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Political climate change

The climate change front moved through a couple of years ago. We all felt it, as even Republican presidential candidate John McCain acknowledged that action had to be taken to alleviate man's impact on our planet. The legislation passed by the U.S. House of Representatives last week was 20 years in coming and yet many in agriculture and industry are still in denial. The final outcome of action by Congress is still in question but the focus is clear and the change is real: We are going to reduce carbon emissions in the United States.

Those who played this game to maintain the status quo have lost. The steady insistence of the environmentally conscious moved the pieces very skillfully. The result, to date, is that industry is boxed in with no escape strategy visible. It will either be the EPA enforcing the clean air act, under its current authorization, or Congress passing laws to accomplish the same purpose.

We are an awakening species. When we launched the first satellites to view the earth, we saw it from a vantage point man had never witnessed. In 50 years of observation of ourselves, we have determined our actions are harming our home. In 20 years of debate, we have concluded that our factories and farming practices are a hazard to the long-term health of the planet. Whether this is right and whether our reaction will achieve the desired outcome is irrelevant. We are going to make fundamental changes to address global warming.

The reactionary debate in the House of Representatives showed the division that exists on the subject, with some looking at it philosophically and others examining only the economic impact. It appears that we will all pay for this change and that regulation will reach down to each individual farm and home. The challenge for business and industry is to find a way to continue to produce under the new requirements.

Actually, agriculture is more up to the task of working the system than smokestack industries. Farmers have been farming the government since the 1930s. In the Cap-and-Trade scenario, farmers have to expand practices that pay them and reduce practices that cost carbon credits. Early adopters of conservation practices showed how earth-friendly farming can be accomplished in a sustainable fashion. For those who raise livestock and grow crops in a traditional fashion, this is not a time to hole up and wait for the regulators to come to you. It is a time to inventory your resources and be ready to lead with your strongest suit.

We may not be able to project how much we'll lower the earth's temperature in 100 years, but we should be able to estimate the cost to produce grain-fed beef, pork or dairy under the new programs. If you get an exemption for five years, you at least know the deadline for compliance. Keep in mind you always have the option to forfeit and do something else. Harsh as this may seem, it is a great scenario for the young and innovative to step into an industry that has lived on its equity and incumbency for too long.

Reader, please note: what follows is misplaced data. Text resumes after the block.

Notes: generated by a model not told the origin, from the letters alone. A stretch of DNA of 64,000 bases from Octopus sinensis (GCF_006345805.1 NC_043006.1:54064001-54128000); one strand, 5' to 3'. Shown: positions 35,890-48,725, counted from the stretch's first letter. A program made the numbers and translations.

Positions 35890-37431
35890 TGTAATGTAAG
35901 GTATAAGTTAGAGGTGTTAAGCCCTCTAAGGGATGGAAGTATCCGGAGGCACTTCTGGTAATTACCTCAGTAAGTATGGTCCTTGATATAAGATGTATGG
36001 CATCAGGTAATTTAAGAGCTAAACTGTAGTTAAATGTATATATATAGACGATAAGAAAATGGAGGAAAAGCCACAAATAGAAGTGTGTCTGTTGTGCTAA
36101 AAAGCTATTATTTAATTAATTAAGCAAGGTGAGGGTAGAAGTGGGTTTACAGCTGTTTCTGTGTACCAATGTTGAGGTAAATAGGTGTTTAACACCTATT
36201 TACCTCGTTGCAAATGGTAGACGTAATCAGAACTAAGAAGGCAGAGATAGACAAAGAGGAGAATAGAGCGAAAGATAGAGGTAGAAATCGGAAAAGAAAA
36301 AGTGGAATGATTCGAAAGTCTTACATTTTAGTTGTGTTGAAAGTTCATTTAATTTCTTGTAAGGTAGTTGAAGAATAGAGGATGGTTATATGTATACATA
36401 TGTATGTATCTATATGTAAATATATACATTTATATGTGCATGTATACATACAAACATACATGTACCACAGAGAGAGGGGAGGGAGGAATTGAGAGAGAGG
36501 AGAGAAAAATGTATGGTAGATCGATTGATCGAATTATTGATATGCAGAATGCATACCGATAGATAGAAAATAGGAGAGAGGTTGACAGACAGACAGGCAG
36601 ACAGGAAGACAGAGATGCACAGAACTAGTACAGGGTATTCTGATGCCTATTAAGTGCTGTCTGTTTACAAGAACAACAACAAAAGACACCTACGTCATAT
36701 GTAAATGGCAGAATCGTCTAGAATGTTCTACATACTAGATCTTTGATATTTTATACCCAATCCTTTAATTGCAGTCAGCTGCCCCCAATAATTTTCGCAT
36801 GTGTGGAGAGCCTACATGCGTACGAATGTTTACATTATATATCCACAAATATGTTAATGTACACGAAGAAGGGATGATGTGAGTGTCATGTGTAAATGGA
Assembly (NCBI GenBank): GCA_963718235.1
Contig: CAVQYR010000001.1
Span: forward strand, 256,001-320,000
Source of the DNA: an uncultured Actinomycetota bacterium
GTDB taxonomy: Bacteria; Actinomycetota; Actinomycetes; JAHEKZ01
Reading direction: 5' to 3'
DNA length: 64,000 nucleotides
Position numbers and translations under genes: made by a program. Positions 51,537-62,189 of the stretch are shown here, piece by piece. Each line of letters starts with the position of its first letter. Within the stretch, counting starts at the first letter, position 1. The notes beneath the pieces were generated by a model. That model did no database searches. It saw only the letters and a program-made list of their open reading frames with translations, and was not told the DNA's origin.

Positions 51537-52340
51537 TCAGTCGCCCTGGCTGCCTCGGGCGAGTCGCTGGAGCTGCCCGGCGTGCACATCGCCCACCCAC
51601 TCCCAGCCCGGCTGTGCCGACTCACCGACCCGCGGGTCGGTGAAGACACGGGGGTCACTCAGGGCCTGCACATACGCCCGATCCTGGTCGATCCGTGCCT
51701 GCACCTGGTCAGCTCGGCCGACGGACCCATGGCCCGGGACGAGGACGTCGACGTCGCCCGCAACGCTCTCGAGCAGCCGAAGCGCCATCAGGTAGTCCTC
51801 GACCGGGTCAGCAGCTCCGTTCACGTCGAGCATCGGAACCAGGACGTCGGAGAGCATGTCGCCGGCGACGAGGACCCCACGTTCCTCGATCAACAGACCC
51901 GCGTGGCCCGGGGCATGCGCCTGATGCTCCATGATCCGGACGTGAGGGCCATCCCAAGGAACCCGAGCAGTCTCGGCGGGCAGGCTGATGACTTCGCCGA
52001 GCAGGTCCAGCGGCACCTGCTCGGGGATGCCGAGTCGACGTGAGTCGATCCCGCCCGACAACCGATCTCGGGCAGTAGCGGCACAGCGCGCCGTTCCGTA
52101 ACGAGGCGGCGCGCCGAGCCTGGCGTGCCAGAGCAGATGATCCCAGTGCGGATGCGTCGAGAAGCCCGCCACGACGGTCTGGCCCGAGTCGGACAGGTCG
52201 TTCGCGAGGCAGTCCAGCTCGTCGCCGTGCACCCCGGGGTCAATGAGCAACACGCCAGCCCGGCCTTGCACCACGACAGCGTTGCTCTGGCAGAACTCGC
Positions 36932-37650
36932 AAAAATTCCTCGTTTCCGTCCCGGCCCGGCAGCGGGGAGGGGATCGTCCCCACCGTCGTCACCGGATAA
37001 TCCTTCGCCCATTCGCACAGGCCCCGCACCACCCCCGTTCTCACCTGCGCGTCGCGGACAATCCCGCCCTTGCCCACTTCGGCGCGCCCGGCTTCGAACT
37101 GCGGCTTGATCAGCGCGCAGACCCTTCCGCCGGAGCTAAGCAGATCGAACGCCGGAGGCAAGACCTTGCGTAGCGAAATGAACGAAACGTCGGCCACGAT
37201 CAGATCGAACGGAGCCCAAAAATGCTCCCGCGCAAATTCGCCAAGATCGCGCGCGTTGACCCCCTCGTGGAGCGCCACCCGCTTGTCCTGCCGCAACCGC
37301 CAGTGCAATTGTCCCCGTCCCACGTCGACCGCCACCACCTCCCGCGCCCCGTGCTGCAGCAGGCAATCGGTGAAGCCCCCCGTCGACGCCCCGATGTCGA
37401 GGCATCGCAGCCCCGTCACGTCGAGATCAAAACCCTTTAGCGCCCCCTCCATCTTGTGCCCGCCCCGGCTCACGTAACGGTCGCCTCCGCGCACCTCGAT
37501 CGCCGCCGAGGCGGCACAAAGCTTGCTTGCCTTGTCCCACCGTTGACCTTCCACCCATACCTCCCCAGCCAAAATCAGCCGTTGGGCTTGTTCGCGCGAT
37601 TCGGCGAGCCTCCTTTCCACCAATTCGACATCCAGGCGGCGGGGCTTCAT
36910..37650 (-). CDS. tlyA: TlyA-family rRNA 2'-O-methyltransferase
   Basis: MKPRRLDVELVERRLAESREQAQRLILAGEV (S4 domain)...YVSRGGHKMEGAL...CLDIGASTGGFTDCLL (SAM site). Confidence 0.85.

As we feel the pain, or see the gain, you can bet we will impose our change on the rest of the world. The Kyoto protocol of the 1990s will probably be the starting place. Here's the capsule view:

As of January 2009, 183 parties have ratified the protocol, which was initially adopted for use on 11 December 1997 in Kyoto, Japan, and which entered into force on 16 February 2005. Under Kyoto, industrialized countries agreed to reduce their collective Green House Gas emissions by 5.2 percent compared to the year 1990. National limitations range from 8 percent reductions for the European Union and some others, to 7 percent for the United States, 6 percent for Japan, and 0 percent for Russia.

We may change our buying practices so China and India have to adopt clean coal technology to maintain access to the U.S. market. Our demeanor in world trade won't change in the new carbon age. Thanks to the financial crisis, we have trashed two of our major car manufacturers; so, we soon have little loyalty to vehicle species. The one that gets the greatest mileage at the lowest cost under the green umbrella will win. The restrictions on trucks and tractors will be just as unforgiving.

You can read in political or social agendas and label individuals and groups who embrace change to address global warming. It is counterproductive to do so. The battle has been lost. The question now is how business and industry adapts to meet regulatory requirements while making a profit. It is the ultimate exercise in capitalism, as some will fail and others will rise to the challenge and gloriously succeed. We always back a winner and discard a loser. The new game is on.

Editor's Note: This is Ken Root's 35th year as an agricultural reporter. He grew up on a small farm in central Oklahoma and started his career as a vocational agriculture teacher. He worked in Oklahoma, Kansas and Missouri as a broadcaster and was the original host of AgriTalk. He has also been the executive director of the National AgriChemical Retailers Association in Washington, D.C. and the National Association of Farm Broadcasters in Kansas City. Ken is now the lead farm broadcaster at WHO and WMT Radio based in Des Moines, Iowa. He has been a columnist for HPJ and Midwest Ag Journal for eight years.

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